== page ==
This report raises a lot of questions about designing, reinvigorating and reimagining apps. Can a brand break through? As bullish this current app report from comScore is, Gartner is foretelling a decline in app dominance. Whichever future holds, I foresee lots of thumb surgeries and reading glasses.

Millennial Microaggression: Aren’t All Seniors Digital Dimwits?

In both my consulting business and my teaching I frequently hear Millennials talk about seniors not being tech savvy. While the term “seniors” has different age boundaries, some as low as 50-plus and others as high as 70-plus, the message comes through that most Baby Boomers and those older than them don’t have the digital chops to receive messages online and through their smartphones.

gen yIn both my consulting business and my teaching I frequently hear Millennials talk about seniors not being tech savvy. While the term “seniors” has different age boundaries, some as low as 50-plus and others as high as 70-plus, the message comes through that most Baby Boomers and those older than them don’t have the digital chops to receive messages online and through their smartphones.

So when an agency’s digital media specialist says, “We’ll need to do some offline stuff for the senior market” or a student working on a marketing project says, “You can’t reach the older demographic on social media,” I have to say, “You know, you’re talking about people my age.”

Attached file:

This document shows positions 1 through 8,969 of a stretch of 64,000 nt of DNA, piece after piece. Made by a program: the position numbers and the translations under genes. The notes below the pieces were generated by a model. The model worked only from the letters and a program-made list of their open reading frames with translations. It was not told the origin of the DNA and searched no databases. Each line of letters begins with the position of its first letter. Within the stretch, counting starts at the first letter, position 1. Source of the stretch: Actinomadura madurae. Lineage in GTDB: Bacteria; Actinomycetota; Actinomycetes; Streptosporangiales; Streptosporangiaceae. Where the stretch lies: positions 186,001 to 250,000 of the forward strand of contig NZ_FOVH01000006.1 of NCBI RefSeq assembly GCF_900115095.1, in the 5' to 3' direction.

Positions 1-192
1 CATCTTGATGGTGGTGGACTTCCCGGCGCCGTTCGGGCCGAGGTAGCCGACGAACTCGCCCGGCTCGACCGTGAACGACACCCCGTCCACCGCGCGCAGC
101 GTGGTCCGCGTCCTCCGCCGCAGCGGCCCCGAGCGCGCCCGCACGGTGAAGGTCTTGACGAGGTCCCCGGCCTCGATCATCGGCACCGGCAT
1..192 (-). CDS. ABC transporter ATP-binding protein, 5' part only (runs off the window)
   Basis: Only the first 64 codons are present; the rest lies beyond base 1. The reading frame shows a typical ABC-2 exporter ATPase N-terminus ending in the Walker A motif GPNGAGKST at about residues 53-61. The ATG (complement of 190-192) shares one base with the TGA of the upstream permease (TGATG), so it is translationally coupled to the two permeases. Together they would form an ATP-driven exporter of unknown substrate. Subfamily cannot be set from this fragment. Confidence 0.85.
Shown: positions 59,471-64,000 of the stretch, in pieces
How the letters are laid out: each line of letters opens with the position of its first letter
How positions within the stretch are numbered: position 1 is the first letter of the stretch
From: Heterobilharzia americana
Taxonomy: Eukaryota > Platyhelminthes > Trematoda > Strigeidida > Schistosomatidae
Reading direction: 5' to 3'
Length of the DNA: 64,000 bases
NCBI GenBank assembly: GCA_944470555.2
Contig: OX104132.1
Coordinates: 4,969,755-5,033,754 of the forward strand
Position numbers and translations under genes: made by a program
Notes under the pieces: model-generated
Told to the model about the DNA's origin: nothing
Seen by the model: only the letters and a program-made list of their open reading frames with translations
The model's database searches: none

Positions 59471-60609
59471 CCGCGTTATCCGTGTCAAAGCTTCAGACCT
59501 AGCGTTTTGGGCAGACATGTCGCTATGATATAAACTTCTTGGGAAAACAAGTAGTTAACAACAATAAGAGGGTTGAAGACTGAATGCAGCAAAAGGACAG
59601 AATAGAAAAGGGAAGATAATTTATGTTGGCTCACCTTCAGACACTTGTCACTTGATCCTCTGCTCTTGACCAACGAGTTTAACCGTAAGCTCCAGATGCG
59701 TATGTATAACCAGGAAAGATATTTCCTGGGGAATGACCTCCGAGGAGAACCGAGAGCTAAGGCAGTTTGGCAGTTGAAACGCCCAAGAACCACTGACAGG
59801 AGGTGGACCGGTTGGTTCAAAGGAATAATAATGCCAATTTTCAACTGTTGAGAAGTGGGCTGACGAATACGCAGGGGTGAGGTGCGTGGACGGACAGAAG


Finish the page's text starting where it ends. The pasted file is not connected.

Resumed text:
It makes them pause because they may be friends with me on Facebook, or they may be one of my 1,000-plus LinkedIn connections. They may have collaborated with me on digital campaigns for their clients or been coached by me in the Collegiate ECHO Challenge. Some have even been lucky enough to take an Uber with me to a lunch that I booked on OpenTable (I usually have to buy). So they know my capabilities, but don’t seem to connect the dots that there are others my age and older who know their way around the digital space.

Some of the older digital natives have a vague recollection of accessing AOL on dial-up, and some may remember texting using the telephone keypad of a flip-phone (press the number two three times for the letter C). But that’s about as far back as their technology journey goes. They’re amazed when they hear stories of a workplace before email or even fax machines and primitive home electronics. “How did you get anything done?”and “OMG, black and white TV?”

Pew Internet data does show that fewer people aged 65-plus have smartphones and broadband access than younger age groups. But my personal experience has been that, more than age, the factor driving the digital divide is workplace experience. If someone in their 60s worked in an environment where they used a personal computer most of the day, they are more likely to be tech-savvy than someone half their age who works as a skilled tradesman and uses a different set of tools.